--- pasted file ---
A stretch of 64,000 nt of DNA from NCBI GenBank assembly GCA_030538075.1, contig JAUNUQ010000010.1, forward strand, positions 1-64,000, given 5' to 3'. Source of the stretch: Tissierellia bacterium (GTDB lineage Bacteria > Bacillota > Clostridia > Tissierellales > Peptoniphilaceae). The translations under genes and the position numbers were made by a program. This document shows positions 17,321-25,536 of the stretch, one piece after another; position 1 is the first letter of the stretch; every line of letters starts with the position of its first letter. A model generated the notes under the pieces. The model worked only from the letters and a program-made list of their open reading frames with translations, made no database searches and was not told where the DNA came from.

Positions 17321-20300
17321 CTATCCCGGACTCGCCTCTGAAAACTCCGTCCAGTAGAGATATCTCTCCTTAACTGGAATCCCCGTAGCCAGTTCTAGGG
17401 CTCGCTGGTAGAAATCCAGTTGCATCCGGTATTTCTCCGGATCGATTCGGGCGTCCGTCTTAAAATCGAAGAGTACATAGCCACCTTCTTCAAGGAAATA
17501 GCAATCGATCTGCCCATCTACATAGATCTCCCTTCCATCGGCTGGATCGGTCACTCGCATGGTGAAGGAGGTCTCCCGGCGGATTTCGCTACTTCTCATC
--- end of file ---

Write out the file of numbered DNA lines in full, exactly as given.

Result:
A stretch of 64,000 nt of DNA from NCBI GenBank assembly GCA_030538075.1, contig JAUNUQ010000010.1, forward strand, positions 1-64,000, given 5' to 3'. Source of the stretch: Tissierellia bacterium (GTDB lineage Bacteria > Bacillota > Clostridia > Tissierellales > Peptoniphilaceae). The translations under genes and the position numbers were made by a program. This document shows positions 17,321-25,536 of the stretch, one piece after another; position 1 is the first letter of the stretch; every line of letters starts with the position of its first letter. A model generated the notes under the pieces. The model worked only from the letters and a program-made list of their open reading frames with translations, made no database searches and was not told where the DNA came from.

Positions 17321-20300
17321 CTATCCCGGACTCGCCTCTGAAAACTCCGTCCAGTAGAGATATCTCTCCTTAACTGGAATCCCCGTAGCCAGTTCTAGGG
17401 CTCGCTGGTAGAAATCCAGTTGCATCCGGTATTTCTCCGGATCGATTCGGGCGTCCGTCTTAAAATCGAAGAGTACATAGCCACCTTCTTCAAGGAAATA
17501 GCAATCGATCTGCCCATCTACATAGATCTCCCTTCCATCGGCTGGATCGGTCACTCGCATGGTGAAGGAGGTCTCCCGGCGGATTTCGCTACTTCTCATC